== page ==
Insurance for a collectible automobile works much like traditional automobile insurance. The policy typically has a term of 12 months and includes coverage for liability, collision, comprehensive, medical payments, and uninsured/underinsured motorists. State-mandated liability coverages extend to collectible cars as well as regular private-passenger vehicles. In terms of optional coverage, apart from the standard ones such as collision and comprehensive, there are also some options unique to classic cars. Examples of options offered by most classic car insurers are:
Safeco is not the best, but if you have a classic car you want to drive as your regular vehicle, Safeco is the insurance for you. Safeco allows you up to 10,000 regular use miles which is similar to what someone may drive on a normal policy. Most collector of cars are not looking to drive them regularly, but if it happens your 1968 Ford Mustang has to be your premier car, Safeco is your best bet. The limitation to Safeco is its stricter list of vehicles it will insure, including a ten year required minimum.
It’s important to consider how your previous auto insurance record reflects on your car insurance quotes. Gaps in insurance — or periods spent with bare minimum coverage — can increase your quote, as insurance companies see you as financially unstable and more risky to insure. A lengthy insurance history with high limits and fewer claims can lead to cheap car insurance quotes.
In times of need, we stand by you. We’re here to make sure you have the right coverage for your needs. And should an accident occur, our claims service will be there to help when you need it most. If you’re comparing our quote or policy to another insurer, be sure to understand the value of the coverage you’re considering. Compare apples to apples. Make sure driver and vehicle information are the same. Our auto policy is the only one backed by an On Your Side promise.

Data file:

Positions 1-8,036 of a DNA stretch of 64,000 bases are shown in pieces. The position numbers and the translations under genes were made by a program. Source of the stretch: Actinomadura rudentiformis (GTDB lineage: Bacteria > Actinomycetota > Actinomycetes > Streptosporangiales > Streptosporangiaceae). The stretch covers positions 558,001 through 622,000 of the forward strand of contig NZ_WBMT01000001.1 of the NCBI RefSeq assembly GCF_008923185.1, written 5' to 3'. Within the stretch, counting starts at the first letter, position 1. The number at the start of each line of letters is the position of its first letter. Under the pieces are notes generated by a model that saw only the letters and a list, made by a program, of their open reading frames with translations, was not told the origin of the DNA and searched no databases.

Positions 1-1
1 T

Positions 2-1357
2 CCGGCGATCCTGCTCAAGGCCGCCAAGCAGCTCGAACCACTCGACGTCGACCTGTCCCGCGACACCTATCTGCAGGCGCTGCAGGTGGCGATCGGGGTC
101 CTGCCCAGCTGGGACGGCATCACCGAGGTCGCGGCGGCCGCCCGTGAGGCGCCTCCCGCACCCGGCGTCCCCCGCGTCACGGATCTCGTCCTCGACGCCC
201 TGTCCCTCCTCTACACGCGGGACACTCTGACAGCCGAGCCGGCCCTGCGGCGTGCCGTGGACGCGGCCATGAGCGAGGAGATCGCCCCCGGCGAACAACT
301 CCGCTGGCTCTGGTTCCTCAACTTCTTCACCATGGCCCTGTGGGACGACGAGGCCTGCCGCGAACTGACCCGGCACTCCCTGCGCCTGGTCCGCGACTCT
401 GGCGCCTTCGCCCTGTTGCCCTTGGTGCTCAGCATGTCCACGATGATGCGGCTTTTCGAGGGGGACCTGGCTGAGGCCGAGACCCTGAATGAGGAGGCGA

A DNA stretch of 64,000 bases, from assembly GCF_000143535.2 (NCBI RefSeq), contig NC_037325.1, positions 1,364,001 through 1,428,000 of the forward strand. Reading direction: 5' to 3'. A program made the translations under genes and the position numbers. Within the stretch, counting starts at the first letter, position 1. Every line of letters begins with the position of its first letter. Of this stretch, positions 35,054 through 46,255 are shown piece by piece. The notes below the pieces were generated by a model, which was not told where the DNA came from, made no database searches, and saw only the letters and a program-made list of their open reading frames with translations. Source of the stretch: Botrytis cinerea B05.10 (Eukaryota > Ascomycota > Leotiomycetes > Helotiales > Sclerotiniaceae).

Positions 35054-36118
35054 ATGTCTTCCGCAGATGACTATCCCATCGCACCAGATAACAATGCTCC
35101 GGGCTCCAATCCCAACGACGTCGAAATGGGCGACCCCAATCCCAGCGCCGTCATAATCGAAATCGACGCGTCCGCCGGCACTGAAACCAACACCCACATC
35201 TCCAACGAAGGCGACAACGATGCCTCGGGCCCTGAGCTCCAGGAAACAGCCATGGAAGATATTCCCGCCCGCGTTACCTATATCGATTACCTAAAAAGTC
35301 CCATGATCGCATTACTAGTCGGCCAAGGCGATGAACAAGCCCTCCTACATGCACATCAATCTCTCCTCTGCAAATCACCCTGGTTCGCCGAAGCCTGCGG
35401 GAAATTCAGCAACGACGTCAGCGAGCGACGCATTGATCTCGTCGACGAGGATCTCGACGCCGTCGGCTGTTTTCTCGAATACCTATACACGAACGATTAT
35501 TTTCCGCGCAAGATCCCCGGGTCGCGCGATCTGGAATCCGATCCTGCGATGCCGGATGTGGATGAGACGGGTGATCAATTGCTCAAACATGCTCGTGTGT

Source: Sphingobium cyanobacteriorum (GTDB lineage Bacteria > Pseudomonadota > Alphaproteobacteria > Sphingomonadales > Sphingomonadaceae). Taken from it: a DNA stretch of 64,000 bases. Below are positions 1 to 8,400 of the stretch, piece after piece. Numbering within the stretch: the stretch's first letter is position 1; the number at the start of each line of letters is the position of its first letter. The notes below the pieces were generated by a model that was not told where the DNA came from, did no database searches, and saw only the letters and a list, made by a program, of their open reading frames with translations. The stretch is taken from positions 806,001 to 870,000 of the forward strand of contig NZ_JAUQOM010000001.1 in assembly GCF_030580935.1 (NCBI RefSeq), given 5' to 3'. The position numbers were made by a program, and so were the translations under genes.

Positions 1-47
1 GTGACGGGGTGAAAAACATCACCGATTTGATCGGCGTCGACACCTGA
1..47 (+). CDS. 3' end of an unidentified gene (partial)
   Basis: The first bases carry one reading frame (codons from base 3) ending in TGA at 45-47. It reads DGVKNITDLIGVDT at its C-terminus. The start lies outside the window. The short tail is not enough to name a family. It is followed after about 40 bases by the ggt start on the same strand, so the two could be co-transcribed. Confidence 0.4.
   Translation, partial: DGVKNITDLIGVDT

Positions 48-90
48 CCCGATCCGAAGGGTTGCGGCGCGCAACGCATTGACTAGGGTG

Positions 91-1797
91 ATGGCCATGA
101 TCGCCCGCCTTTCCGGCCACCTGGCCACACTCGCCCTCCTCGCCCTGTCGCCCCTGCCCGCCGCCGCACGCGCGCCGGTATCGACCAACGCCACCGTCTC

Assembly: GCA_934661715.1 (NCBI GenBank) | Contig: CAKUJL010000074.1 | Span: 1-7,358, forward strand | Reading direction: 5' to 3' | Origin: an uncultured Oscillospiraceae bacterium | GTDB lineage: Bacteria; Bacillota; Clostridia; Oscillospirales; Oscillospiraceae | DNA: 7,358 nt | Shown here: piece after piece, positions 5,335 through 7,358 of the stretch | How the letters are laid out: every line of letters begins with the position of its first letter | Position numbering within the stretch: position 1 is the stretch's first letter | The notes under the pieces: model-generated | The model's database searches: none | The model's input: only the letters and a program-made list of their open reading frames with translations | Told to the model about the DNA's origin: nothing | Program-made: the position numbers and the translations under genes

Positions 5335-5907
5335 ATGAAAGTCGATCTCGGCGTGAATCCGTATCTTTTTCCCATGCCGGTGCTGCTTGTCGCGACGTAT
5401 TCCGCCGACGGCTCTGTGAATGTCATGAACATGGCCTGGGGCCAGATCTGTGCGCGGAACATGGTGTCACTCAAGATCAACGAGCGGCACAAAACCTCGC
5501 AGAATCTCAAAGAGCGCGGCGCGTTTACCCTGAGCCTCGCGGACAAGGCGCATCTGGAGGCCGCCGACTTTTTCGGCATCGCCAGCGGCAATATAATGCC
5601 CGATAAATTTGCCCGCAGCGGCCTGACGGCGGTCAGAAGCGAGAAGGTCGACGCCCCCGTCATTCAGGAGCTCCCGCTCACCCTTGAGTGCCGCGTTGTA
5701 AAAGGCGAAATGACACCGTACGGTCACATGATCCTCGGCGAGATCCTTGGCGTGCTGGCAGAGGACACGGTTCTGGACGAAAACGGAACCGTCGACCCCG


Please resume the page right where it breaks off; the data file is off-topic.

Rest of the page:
If you rent or drive other people’s cars frequently, then, yes, you should look into a non-owner auto insurance policy, which provides basic liability coverage. Non-owner policies don't include collision or comprehensive coverage, because you don't need it. Remember, collision and comprehensive coverage pays for damage to your car and, in this scenario, you don't have one.

Companies do not have a standard rule as to what is considered high risk. If you have had an accident or moving violation the variance in premium will differ from company to company. You may have to get several quotes before finding the company that will work with a poor driving record. If you are diligent, then you should be able to find a rate you can live with.


This is pretty ridiculous considering the fact that: 1st, I had regularly asked my former insurance company for reviews and discounts; 2nd, I recently got a speeding ticket in a school zone (which I am a bit ashamed to say) just before I switched; and 3rd, that $1,100 savings was before I got an additional discount for bundling my home insurance on my policy (which is a lot lower now too).
×